This issue is another selection of profiles from our tentatively named Guide to Irish Writers of Gothic, Supernatural and Fantastic Literature. The keen-eyed will spot one name that might seem out of place: Harry Clarke (1889-1931). Clarke, of course, was not a writer, but an artist who worked in watercolour, pen and ink, and stained glass. As an illustrator, Clarke put his indelible mark on literature of the macabre and fantastic. His best-known illustrations are those accompanying Edgar Allan Poe’s Tales of Mystery and Imagination (1919/23), though his illustrations for Andersen, Perrault, and Swinburne also bear hallmarks of the strange. So too do goblins and grotesques leer from the corners of his stained glass work. Writing in The Irish Statesman on Clarke’s illustrations for Goethe’s Faust, the poet A.E. was clearly taken with the artist’s power:
“Nothing in these drawings represents anything in the visible world: all come from that dread mid-world or purgatory of the soul where forms change on the instant by evil or beautiful imagination, where the human image becomes bloated and monstrous by reason of lust or hate, the buttocks become like those of a fat swine, and thoughts crawl like loathsome puffy worms out of their cells in the skull. Shapeless things gleam with the eye of a snake . . . Here the black night is loaded with corrupt monstrosities, creatures distorted by lusts which obsess them, which bloat out belly or thighs, suck in the forehead, make the face a blur of horrid idiocy or a malignant lunacy. We shiver at the thought that creatures like these may lurk in many a brain masked from us by the divine image.” (14 November 1925)
It is all the more pitiable that Clarke never illustrated an edition of Dracula—he was unable to come to an agreement with Bram Stoker’s estate. What we are left with is not only a remarkable body of work, but also hints to what might have been: other unrealised projects include Baudelaire’s Les Fleurs du Mal and Huysmans’ À Rebours.
Clarke is rightfully listed in Jack Sullivan’s Penguin Encyclopedia of Horror and the Supernatural (1986), and so I felt, given his impact on macabre literature, it was only proper to feature a profile of this remarkable artist among our own pages. Naturally, you’ll find a Clarke illustration on the cover of this issue, and his “Mephisto” can be found on the cover of Issue 6.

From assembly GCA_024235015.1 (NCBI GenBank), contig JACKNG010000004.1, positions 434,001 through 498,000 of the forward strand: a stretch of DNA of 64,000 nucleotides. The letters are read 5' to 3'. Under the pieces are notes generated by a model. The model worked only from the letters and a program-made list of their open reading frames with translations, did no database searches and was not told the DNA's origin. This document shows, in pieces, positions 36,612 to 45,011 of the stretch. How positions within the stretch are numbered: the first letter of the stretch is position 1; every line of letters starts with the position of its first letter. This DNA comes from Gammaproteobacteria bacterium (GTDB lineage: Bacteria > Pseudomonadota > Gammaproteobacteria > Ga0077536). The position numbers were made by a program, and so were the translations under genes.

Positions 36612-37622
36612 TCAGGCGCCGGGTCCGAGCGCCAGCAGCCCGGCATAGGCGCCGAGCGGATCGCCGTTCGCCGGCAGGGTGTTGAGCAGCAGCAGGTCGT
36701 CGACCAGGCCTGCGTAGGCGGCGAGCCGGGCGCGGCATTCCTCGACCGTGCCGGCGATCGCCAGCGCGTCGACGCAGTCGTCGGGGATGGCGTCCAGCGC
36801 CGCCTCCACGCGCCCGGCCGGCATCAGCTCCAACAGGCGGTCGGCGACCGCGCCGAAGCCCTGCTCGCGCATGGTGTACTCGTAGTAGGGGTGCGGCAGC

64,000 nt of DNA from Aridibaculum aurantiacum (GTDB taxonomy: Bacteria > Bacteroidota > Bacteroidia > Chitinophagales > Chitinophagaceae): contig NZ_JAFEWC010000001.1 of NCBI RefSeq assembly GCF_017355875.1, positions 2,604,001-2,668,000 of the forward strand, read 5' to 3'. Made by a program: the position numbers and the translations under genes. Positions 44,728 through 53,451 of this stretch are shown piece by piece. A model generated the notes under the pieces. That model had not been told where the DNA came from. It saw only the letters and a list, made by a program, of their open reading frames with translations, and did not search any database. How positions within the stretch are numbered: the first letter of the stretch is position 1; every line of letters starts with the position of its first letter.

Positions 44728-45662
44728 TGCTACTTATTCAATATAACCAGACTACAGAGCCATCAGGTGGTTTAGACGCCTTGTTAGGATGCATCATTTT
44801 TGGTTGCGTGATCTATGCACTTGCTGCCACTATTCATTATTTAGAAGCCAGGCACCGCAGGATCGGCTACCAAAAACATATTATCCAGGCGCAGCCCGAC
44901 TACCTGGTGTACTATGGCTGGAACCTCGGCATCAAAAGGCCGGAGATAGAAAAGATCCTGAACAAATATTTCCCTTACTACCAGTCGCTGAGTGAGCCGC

This issue also features profiles on George Croly—whose Salathiel may well have borne influence on Stoker’s Dracula (see also “Who Marvels at the Mysteries of the Moon” in The Green Book 14)—and a much-anticipated entry on Fitz-James O’Brien, who is surely a pillar of Irish genre fiction; while Yeats and Lady Gregory invoke in their words the long shadow of the Celtic Twilight. As always, I hope you’ll discover writers who might be lesser known, like the Banims and the Barlowes, or those whose contributions to genre might be unexpected, such as the Longfords and Iris Murdoch. Whatever the case, I hope you find new and exciting avenues to explore.
Brian J. Showers
1 August 2021
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Brian J. Showers
“George Croly (1780-1860)”
“Michael and John Banim (1796-1874/1798-1842)”
“Anna Maria Hall (1800-1881)”
“James William Barlow (1826-1913)”
“Fitz-James O’Brien (1828-1862)”
“Lady Gregory (1852-1932)”
“Jane Barlow (1856-1917)”
“W. B. Yeats (1865-1939)”
R. B. Russell
“Harry Clarke (1889-1931)”
R. B. Russell
“Christine and Edward Longford (1900-1980/1902-1961)”
“Iris Murdoch (1919-1999)”
“Notes on Contributors”